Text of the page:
FIG. 1 is a highly schematic representation of an outboard motor 10 which contains an engine 12, represented by dashed lines, a driveshaft housing 13, a gearcase 14 which houses a propeller shaft, and a propeller 16 which is attached to the propeller shaft for rotation relative to the gearcase 14. Also contained within the outboard motor 10 is a propulsion control module (PCM) 20, a starter motor 22, an alternator 24, and a control relay 28. It should be understood that the components of the outboard motor 10 are not all shown in their accurate positions relative to the engine 12, but the typical arrangement of the starter motor and alternator are well known to those skilled in the art. Generally, the alternator is driven by the crankshaft of the engine 12, either with a belt and pulley arrangement or a gear mesh relationship. Several connections are shown in FIG. 1. The ground connection for the battery 29 is identified by reference numeral 30. The connection through which the starter motor 22 receives power from the battery 29 is identified by reference numeral 32. Lines 30 and 32 both pass through appropriate terminal blocks, 34 and 36, respectively. The alternator 24 charges the battery 29 through line 40 in systems known to those skilled in the art, a sensing wire 42 connects the battery 29 directly to a regulator circuit of the alternator 24. This allows the alternator to be automatically activated and deactivated in response to the voltage magnitude of the battery 29 without requiring interaction by the propulsion control module 20. In other words, a sensing wire 42, in known systems, allows the regulator of the alternator to know the battery voltage so that it can determine when additional charging is required by the alternator. It should, however, be clearly understood, that known systems do not provide an additional control relay 28 as shown in FIG. 1. The control relay is provided in order to allow the method of the present invention to be performed. It allows the propulsion control module 20 to cause the relay 28 to be open so that no voltage signal is received by the regulation circuit of the alternator 24 on line 42. In most alternator regulator systems, the lack of a voltage signal from the battery 29 on line 42 will cause the regulator to deactivate as a safety precaution. This relationship is assumed in the following description.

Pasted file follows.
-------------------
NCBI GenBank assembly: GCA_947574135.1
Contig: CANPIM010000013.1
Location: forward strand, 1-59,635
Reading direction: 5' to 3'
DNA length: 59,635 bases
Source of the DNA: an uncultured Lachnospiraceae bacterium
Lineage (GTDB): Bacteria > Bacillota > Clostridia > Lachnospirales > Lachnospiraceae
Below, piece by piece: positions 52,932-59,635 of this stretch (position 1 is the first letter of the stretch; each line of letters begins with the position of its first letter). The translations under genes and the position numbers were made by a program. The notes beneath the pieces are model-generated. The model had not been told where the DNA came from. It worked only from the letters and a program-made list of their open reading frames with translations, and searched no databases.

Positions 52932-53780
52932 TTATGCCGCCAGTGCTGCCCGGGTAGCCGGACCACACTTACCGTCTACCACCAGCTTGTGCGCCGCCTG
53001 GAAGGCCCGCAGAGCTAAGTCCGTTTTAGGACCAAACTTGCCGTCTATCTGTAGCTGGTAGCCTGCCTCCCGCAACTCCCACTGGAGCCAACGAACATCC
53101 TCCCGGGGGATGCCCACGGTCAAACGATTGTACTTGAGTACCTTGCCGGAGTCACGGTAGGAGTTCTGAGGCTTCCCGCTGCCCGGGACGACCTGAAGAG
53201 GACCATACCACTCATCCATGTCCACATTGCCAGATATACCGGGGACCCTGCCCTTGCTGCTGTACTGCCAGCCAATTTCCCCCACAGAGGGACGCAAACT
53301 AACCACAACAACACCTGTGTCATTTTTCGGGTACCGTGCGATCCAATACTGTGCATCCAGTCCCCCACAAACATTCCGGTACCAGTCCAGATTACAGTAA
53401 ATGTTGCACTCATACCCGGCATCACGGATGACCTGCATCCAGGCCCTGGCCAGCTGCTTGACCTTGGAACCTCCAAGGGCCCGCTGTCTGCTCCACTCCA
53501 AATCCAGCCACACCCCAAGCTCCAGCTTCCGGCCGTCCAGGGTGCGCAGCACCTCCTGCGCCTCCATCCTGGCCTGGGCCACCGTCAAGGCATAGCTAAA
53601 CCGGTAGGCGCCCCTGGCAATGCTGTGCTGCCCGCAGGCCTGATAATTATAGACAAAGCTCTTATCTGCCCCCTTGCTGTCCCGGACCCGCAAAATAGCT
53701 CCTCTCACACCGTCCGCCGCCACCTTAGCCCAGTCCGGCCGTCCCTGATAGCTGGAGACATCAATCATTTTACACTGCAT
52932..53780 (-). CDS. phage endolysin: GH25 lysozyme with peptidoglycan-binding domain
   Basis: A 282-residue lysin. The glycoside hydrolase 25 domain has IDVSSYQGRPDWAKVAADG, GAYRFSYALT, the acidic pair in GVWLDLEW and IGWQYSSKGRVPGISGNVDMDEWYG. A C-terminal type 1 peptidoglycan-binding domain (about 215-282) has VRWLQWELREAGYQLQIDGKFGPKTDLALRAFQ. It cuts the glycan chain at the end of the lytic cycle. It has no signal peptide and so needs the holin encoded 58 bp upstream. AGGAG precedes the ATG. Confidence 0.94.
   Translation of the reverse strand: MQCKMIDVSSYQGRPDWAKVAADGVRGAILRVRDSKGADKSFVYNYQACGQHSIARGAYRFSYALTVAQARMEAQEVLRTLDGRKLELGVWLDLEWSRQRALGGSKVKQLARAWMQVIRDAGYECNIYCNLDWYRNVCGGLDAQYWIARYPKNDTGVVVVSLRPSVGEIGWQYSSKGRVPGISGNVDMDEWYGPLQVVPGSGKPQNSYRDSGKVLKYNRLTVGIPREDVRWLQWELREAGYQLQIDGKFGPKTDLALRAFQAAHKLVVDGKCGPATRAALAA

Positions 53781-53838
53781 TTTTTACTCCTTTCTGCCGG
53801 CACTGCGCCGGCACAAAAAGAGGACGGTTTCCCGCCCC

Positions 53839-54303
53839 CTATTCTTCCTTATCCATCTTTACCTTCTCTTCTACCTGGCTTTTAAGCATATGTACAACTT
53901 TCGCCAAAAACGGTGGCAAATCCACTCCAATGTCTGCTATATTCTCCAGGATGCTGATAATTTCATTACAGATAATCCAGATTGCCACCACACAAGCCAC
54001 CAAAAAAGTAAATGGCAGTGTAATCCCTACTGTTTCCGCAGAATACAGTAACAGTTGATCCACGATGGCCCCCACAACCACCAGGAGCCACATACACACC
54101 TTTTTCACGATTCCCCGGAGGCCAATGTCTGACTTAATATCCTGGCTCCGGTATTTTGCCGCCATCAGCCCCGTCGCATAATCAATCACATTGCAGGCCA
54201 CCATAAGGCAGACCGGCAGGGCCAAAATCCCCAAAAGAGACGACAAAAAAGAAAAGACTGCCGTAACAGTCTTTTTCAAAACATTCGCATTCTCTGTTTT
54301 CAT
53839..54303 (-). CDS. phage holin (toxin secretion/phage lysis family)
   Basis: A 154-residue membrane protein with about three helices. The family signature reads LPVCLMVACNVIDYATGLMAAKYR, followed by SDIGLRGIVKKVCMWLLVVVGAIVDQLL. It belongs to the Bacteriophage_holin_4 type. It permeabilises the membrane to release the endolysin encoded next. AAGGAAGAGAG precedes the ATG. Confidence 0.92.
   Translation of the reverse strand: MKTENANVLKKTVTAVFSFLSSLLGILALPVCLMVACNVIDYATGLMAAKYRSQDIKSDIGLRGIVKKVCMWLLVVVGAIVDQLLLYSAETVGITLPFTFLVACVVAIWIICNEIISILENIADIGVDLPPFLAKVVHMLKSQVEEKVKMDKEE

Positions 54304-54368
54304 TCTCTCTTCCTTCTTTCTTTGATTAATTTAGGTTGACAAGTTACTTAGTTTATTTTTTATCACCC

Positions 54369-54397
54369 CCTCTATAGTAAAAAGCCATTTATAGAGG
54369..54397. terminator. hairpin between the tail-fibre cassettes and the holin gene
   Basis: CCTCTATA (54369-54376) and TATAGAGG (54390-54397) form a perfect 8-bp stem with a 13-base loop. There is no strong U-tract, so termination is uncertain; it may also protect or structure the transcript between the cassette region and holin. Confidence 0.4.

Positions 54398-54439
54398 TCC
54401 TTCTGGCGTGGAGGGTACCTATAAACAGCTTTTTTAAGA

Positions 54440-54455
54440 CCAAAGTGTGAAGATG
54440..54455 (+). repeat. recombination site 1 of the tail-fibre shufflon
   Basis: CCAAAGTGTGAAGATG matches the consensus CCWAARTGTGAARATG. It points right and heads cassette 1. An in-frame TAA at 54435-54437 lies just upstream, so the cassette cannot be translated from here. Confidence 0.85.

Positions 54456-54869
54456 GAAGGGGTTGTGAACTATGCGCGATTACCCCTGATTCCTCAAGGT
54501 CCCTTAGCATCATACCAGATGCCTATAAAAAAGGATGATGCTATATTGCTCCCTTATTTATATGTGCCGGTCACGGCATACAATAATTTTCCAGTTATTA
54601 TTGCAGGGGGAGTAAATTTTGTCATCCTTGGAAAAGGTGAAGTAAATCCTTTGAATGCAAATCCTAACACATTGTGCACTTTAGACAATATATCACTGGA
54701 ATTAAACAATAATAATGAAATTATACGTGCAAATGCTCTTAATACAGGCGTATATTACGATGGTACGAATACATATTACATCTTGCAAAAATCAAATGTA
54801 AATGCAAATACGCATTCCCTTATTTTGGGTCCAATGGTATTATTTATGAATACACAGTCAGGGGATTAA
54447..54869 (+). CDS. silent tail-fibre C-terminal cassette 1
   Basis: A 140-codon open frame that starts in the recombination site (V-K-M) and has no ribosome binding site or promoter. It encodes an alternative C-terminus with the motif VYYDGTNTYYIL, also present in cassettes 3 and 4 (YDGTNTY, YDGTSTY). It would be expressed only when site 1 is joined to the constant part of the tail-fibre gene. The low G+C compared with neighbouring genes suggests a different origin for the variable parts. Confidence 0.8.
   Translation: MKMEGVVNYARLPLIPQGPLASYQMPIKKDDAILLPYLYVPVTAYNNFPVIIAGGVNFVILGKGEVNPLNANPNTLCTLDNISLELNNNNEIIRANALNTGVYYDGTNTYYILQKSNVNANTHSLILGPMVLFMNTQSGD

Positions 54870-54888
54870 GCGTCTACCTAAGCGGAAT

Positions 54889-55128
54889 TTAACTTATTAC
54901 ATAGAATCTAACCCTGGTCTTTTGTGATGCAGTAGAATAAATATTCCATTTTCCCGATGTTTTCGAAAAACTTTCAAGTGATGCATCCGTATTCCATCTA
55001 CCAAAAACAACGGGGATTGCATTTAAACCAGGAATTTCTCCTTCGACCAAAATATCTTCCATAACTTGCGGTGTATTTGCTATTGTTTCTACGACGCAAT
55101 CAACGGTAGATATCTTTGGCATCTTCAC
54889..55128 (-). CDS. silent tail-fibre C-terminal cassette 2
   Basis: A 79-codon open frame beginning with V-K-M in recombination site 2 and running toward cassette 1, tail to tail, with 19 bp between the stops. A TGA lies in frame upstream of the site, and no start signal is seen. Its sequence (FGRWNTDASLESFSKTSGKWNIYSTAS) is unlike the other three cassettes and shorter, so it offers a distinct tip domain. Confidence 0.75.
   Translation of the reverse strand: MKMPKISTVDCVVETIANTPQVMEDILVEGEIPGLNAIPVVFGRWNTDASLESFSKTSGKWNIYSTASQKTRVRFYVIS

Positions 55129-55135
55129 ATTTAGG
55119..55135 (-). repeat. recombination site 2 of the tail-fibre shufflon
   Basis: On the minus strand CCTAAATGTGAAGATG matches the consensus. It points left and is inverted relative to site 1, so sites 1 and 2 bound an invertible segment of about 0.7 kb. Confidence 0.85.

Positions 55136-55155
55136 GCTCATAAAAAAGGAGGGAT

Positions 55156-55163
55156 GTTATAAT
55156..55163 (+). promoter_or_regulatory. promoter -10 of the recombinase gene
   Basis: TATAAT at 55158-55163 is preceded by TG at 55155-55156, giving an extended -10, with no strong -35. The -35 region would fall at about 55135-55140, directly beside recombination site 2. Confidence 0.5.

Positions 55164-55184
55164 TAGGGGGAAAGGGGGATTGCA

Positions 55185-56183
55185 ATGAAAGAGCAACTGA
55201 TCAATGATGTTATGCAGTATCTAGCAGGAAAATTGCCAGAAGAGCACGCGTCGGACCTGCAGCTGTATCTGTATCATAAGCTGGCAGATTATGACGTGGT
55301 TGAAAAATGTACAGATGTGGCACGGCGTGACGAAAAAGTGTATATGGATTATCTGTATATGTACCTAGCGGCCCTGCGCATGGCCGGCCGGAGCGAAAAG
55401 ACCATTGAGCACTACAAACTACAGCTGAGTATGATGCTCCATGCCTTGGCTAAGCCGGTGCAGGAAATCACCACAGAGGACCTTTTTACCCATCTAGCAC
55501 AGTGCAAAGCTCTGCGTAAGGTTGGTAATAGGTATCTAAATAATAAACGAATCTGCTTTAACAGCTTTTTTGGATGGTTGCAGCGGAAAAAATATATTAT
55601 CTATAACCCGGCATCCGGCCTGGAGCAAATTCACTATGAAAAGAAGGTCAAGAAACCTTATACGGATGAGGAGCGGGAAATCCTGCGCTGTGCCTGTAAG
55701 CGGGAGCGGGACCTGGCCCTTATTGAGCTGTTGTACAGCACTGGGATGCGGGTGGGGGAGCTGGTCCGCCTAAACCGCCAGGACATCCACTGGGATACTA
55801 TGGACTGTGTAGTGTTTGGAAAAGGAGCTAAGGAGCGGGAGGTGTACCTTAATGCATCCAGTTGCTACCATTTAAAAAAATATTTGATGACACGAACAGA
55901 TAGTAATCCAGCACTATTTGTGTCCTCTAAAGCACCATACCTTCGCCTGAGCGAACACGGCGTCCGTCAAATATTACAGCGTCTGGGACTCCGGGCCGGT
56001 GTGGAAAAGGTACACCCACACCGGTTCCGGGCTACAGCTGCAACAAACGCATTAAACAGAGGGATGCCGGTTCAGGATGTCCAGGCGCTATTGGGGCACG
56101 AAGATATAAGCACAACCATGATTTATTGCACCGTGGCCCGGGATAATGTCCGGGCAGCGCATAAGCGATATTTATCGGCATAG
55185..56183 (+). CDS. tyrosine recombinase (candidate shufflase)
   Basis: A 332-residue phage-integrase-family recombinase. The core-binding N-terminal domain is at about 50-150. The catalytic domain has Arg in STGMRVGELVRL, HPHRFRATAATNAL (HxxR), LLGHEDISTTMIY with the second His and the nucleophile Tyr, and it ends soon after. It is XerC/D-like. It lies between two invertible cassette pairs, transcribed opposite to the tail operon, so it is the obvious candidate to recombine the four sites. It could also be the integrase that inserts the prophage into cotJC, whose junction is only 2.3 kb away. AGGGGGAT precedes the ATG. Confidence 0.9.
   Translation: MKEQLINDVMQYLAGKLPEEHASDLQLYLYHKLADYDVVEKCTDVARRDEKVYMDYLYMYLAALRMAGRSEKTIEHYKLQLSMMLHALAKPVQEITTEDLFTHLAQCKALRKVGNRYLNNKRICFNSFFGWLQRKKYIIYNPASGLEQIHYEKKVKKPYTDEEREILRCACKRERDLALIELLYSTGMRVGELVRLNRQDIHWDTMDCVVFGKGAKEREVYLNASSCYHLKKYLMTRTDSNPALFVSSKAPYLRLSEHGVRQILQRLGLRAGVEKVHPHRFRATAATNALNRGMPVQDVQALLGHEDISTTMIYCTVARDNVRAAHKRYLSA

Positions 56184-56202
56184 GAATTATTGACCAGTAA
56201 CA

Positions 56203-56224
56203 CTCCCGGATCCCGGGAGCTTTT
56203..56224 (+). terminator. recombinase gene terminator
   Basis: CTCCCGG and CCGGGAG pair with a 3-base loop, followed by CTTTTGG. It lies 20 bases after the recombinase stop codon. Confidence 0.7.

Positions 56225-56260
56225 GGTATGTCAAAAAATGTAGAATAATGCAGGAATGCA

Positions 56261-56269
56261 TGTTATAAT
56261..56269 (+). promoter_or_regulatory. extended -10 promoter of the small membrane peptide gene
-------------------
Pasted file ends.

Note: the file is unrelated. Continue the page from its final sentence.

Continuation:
Marine propulsion systems, such as that shown in FIG. 1, also are provided with a tachometer device (not shown in FIG. 1) or gear tooth sensor that allows the propulsion control module 20 to monitor the rotational speed and/or position of the crankshaft of the engine 12. This is well known to those skilled in the art and won't be further described herein.